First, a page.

In one of the experiments, they used four dolls, identical except for color, to test children’s racial perceptions and their resulting effect on self-esteem. A majority of the children preferred the white dolls to the brown ones, and in fact, when asked to identify which doll looked like them, some of the children would cry and run out of the room. 

The dolls used in Kenneth and Mamie Clark’s studies. The Clarks had to paint a white baby doll brown for the tests, since black and brown dolls were not yet manufactured. (Credit: Collection of the Smithsonian National Museum of African American History and Culture)

Ultimately, the results showed that representation in culture has a profound effect when it comes to shaping the perception that people have of themselves, their race, and their appearance.

Although these experiments had nothing to do with cultural appropriation, it does suggest that businesses and marketers are responsible for shaping culture. We have the privilege and the opportunity to shape the minds of our consumers, and by extension, society at large.

From the stigmas surrounding cannabis use to the realities of those impacted by the War on Drugs, brands, designers, marketers, and all of us in the cannabis industry alike can recreate the way certain groups are represented and the way that the public perceives those groups.

Being aware of the authenticity of representation in branding, images, ads, campaigns, articles, and more is key to sending the right message.

Moreover, the War on Drugs is central to the discourse around social justice in the cannabis industry. Its racist policies and enforcement destroyed Black and Brown communities while those that wrote, legalized, and supported such a movement benefitted – and continue to benefit – from the soaring profits of cannabis.

Understanding the implications of cultural appropriation in the context of branding in an already troubled industry protects your business, your team members, your colleagues and your customers. 

4 Ways to Avoid Cultural Appropriation in Your Marketing

When done correctly, every aspect of your branding sends a message. Be mindful of that message at every step along the way, from your logo design, company name, brand standards, brand messaging, packaging design, website, and more.

Educating yourself on cultural appropriation is an important first step. However, it can be more difficult to identify it in the world around you or in your own business when it is happening in any of those areas.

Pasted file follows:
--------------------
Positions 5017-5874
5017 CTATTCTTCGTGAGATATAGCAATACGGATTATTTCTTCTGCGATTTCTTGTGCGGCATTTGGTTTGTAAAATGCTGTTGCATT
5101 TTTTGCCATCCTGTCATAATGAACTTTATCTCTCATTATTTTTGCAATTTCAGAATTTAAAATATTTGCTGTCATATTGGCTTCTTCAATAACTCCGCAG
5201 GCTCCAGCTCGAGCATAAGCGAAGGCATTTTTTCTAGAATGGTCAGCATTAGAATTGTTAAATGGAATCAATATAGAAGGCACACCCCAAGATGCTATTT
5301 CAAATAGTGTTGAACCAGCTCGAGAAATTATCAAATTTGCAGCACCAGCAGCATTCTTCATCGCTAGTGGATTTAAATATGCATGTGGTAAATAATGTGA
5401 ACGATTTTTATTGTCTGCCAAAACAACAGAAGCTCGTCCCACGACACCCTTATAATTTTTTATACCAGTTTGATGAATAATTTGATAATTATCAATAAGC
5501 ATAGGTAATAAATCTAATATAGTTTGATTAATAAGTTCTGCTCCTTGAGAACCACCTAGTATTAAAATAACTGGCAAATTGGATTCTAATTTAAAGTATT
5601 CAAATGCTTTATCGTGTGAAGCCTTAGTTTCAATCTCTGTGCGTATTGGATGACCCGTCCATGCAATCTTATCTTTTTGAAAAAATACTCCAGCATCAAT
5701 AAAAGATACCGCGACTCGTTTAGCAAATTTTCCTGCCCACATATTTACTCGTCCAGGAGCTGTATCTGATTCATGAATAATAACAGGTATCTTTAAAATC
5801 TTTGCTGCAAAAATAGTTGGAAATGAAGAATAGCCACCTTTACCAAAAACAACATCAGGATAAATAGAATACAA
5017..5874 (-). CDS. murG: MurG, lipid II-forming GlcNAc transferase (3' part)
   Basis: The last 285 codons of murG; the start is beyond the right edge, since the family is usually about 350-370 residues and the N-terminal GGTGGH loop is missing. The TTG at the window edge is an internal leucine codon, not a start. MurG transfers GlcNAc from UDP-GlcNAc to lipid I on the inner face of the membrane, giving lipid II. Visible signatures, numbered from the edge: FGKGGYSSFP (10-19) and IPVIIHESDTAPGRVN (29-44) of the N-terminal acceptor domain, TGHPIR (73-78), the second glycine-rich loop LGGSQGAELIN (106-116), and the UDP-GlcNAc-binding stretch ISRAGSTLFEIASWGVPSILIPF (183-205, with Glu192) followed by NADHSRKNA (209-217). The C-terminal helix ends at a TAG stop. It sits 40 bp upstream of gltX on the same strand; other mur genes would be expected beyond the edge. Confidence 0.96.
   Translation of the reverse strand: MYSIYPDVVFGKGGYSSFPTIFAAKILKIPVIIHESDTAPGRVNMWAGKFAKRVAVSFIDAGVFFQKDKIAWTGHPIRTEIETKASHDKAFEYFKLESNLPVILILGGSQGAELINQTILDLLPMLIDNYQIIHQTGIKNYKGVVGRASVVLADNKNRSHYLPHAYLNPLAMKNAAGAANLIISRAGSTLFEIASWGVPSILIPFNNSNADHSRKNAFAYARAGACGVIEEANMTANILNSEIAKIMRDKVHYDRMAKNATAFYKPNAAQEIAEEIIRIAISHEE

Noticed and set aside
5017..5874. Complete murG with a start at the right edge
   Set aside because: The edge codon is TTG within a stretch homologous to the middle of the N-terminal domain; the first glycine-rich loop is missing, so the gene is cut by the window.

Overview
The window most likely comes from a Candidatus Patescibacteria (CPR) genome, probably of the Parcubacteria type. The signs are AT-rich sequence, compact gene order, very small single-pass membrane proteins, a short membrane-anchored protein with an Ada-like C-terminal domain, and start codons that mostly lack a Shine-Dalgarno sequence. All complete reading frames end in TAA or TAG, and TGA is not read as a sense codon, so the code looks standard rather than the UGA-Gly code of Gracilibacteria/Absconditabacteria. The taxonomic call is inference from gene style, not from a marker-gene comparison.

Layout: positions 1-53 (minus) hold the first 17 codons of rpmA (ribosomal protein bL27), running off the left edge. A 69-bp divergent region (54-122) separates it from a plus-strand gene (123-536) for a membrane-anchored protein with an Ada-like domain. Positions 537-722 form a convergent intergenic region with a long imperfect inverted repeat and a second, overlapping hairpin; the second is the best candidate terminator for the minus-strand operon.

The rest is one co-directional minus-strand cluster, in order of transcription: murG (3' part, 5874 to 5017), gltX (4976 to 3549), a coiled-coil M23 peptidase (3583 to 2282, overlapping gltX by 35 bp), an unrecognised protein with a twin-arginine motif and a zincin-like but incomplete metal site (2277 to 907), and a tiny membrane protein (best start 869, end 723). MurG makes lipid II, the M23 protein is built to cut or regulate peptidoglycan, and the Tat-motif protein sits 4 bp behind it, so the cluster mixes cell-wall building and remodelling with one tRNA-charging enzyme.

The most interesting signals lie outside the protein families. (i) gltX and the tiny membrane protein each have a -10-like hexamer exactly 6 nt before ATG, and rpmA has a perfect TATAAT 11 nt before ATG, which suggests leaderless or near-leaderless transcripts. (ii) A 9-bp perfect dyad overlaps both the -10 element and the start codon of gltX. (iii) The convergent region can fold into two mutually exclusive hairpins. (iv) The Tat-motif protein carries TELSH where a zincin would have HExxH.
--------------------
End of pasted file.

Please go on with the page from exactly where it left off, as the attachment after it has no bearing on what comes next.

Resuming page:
We’ve rounded up four ways you can avoid cultural appropriation in your marketing:

1. Understand who has ownership.

Respect the rights that cultural groups have in determining what is and is not acceptable when it comes to using their culture in design. 

Do not use any symbols or language derived from cultural elements inappropriately or without credit. You can do this by communicating the cultural significance and history behind the elements you choose to use explicitly. 

2. Give everyone a seat at the table. 

In today’s world, you cannot afford to make decisions with your blinders on. When you create brands, campaigns, ads, graphics, articles, anything without a diversity of voices, you are more likely to come off as tone-deaf and alienate entire segments of your audience.

Put your product in front of diverse testing audiences, create your content with BIPOC creators, include a variety of voices in your sales process, and so on.

By bringing diverse people and perspectives into the creation process, you err on the side of appreciation, not appropriation.

3. Keep educating yourself.

There are nuances to every culture and language out there that only those with lived experience can tell you about. Educate yourself on those experiences, learn about them, listen to them.

For instance, sports team brands have used cultural elements of the Native Americans for a long time. It is part of their mascots, their logos, their names, their uniforms, their merchandise. 

Crystal Echo Hawk, founder and CEO of Illumi Native explained to Nielsen that using Native Americans as sports mascots is demoralizing. Hawk said, “Native Americans are the only group being used as sports mascots, depicting our Native American communities not as people, but as ‘other’. It’s dehumanizing and objectifying.”

As a result, we have seen a shift over the last few years away from the appropriation of Native American culture as mascots.

This is a great example of brands – or in this case, sports teams – learning from mistakes. If you are called out, pause and listen. Staying open-minded to criticism is the best way to learn.

4. Walk the walk.

Amplifying voices and establishing your support and intentions by following the above steps is important. But the ultimate sign of meaningful allyship is walking the walk.

Make cultural investments, invest in team learning, and give back to the communities – year-round.

Be aware that this is not a transaction you must make in exchange for the rights to take ownership of the culture. It is just something you should do. Follow the lead of brands like Ben & Jerry’s that embed diversity and inclusion into the fabric of their company. 

Keep learning about diversity and inclusion in cannabis marketing

At Cannabis Creative, we embrace our differences and have a long-standing commitment to honoring them in all areas of our work. Read more about diversity, equity, and inclusion in the cannabis industry and in your marketing practices in our Diversity & Inclusion blog section.